But, I'm passionately for Barack Obama, and my friend is just as passionately for Hillary Clinton.
As most of my friends are also college-age or recent college graduates, the majority of them are Obama people. But some of them, and a fair number of my older coworkers, are Hillary people. Since it seems lately like I can't have a reasoned and fair discussion that doesn't end in anger on both sides, especially on the Internets, I've been trying to think about the essential differences, not between the two candidates as much as the personalities and worldviews of their supporters. Obviously, I can't pinpoint everything, but please bear with my attempt.
In the course of one of our interminable discussions about the candidates, my friend told me a story about her high school days. She had been in the school theater club for years, and she ran for president of it her senior year. It wasn't a particularly big deal, so 'running' consisted of each candidate standing up and saying why they should be president. My friend listed all her experience and accomplishments over her years in the theater club, citing them as the reason she was obviously qualified. Her opponent then stood up and informed everyone of all the things that she would do as president. (New costumes for all! Improved bake sales with better cookies! A sex-free lighting booth!) Needless to say, my friend lost the election.
To her credit, this is far from the only reason that my friend supports Hillary. But she mentioned this story as a crucial moment of identification, and I think identification is at the core of why a lot of people, especially women, have chosen Hillary: they see themselves in her. And it makes sense. Hillary is perceived by some, rightly or not, as being a woman who has worked hard in a man's world, and has struggled against impossible odds. And now, she's being beaten by a glib young man with vague promises for the future.
I suppose I identify with Obama a little bit. In high school and college, I found myself constantly in the presence of other students whose intelligence, if they even had it in the first place, had been utterly subsumed by bullshit. Honest, intellectual debate is kind of hard in the face of statements like, "I think he complexifies the problem here" and "Let's psychologize Machiavelli for a bit" and "Wait, Sappho's a lesbian?" (To my deep sadness and cause of my drinking problem, I didn't make any of those up.) Because I am extremely humble, I have always tended to put myself on the side of the naturally talented, the truly smart, who have to rise against the tide of high-achieving bullshitters who have only gotten where they are because they're really good at faking and reinventing themselves.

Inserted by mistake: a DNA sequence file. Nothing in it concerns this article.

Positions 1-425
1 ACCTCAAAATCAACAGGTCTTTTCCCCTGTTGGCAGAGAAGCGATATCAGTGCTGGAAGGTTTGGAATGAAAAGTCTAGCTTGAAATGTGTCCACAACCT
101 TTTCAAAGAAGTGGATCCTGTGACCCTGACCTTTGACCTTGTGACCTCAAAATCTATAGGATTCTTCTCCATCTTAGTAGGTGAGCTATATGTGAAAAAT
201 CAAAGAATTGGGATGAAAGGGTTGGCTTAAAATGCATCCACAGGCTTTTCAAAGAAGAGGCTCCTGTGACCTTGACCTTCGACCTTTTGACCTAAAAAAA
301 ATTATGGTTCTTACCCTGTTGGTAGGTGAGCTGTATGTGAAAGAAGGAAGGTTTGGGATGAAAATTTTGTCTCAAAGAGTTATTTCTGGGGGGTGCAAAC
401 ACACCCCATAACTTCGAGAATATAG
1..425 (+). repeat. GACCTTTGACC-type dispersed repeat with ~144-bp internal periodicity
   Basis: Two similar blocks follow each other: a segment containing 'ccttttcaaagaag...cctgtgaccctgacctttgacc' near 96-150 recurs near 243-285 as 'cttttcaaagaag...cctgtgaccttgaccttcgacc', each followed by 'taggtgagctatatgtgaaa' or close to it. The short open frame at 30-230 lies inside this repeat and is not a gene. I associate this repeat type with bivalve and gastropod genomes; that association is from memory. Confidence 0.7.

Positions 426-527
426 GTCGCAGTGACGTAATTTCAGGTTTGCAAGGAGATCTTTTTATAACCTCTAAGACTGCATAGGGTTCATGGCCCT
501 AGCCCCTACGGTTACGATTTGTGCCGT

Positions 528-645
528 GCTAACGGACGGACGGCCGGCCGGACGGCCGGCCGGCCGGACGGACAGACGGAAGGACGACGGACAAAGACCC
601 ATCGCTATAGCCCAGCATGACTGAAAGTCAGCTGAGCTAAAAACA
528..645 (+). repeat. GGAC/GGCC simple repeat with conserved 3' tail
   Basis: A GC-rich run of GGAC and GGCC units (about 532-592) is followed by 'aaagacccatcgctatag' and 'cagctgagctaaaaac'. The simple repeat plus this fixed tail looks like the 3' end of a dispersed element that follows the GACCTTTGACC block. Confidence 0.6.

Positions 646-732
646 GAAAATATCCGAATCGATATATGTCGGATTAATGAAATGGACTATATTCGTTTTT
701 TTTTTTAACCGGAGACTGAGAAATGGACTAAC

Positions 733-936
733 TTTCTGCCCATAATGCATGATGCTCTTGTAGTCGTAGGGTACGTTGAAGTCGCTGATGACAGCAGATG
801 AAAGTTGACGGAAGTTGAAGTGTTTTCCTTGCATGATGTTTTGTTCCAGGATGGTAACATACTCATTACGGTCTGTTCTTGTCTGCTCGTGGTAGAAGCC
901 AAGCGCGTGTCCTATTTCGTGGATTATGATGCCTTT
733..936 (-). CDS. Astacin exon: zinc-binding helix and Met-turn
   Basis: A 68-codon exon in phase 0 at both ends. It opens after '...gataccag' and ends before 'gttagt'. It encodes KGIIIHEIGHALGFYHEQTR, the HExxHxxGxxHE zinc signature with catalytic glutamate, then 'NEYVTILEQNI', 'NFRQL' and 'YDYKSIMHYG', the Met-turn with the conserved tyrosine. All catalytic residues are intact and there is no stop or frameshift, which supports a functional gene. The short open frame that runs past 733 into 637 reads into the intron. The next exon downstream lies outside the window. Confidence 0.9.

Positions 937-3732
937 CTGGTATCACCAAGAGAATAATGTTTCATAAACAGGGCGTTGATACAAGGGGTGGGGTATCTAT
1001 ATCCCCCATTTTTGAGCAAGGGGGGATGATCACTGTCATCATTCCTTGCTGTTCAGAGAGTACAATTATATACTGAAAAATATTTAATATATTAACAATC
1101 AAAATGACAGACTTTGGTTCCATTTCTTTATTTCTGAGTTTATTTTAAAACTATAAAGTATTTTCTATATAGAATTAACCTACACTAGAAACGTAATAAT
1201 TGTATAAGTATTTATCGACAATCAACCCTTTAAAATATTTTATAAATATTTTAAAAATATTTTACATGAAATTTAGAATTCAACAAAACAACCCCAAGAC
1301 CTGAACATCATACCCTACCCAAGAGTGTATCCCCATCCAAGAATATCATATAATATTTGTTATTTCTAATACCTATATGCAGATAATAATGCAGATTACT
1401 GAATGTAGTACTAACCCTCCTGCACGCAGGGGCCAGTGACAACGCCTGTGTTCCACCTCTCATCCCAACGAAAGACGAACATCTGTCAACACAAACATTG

But that's the end of where I can identify with Obama, if I can even pretend to identify with the intelligence of a Harvard law professor. Not many people can identify with him, really, and I think that's lost amid all the talk of why so many African-Americans like 'their guy.' Few people in this country are biracial, foreign-raised, Harvard law professors with staggering speaking and writing talents. I think a lot of Obama's appeal comes out of his 'otherness' itself, instead of identification. (And for some, unfortunately, perhaps a certain fascination with the exotic.) After all, he is the candidate of 'you'--not one of us, but a brilliant leader with new and exciting ideas.
We may not be able to feel kinship with Obama, but we can feel kinship with his plural 'you.' I don't think it's unfair to suggest that there's a great appeal in the sense of belonging to a great movement dedicated toward fixing this country, and still being one of the cool kids while you do it.
I happen to subscribe to the High School Theory of Human Behavior, which is this: high school drama and politics are not teenage anomalies but instead a blueprint of adult human behavior. In short, we feel an intense need to identify with a group and to be cool according to the standards of that group. No one's going to deny it--it's fun to be cool.
Hillary's people are an 'in crowd' according to their own definition, and I'm going to be vicious here because this an 'in crowd' that I hate. In my experience, a lot of privileged white people really get off on the idea of being a victim. It's not really their fault, in some ways--our culture gives victims a lot of respect and automatic forgiveness, and so it actually is hard to have nothing to complain about. (GET OVER IT.) So often, privileged white people will make up problems, or, as I once heard a girl in high school weep to her friends, "Sometimes it seems like the laundry's just never done!"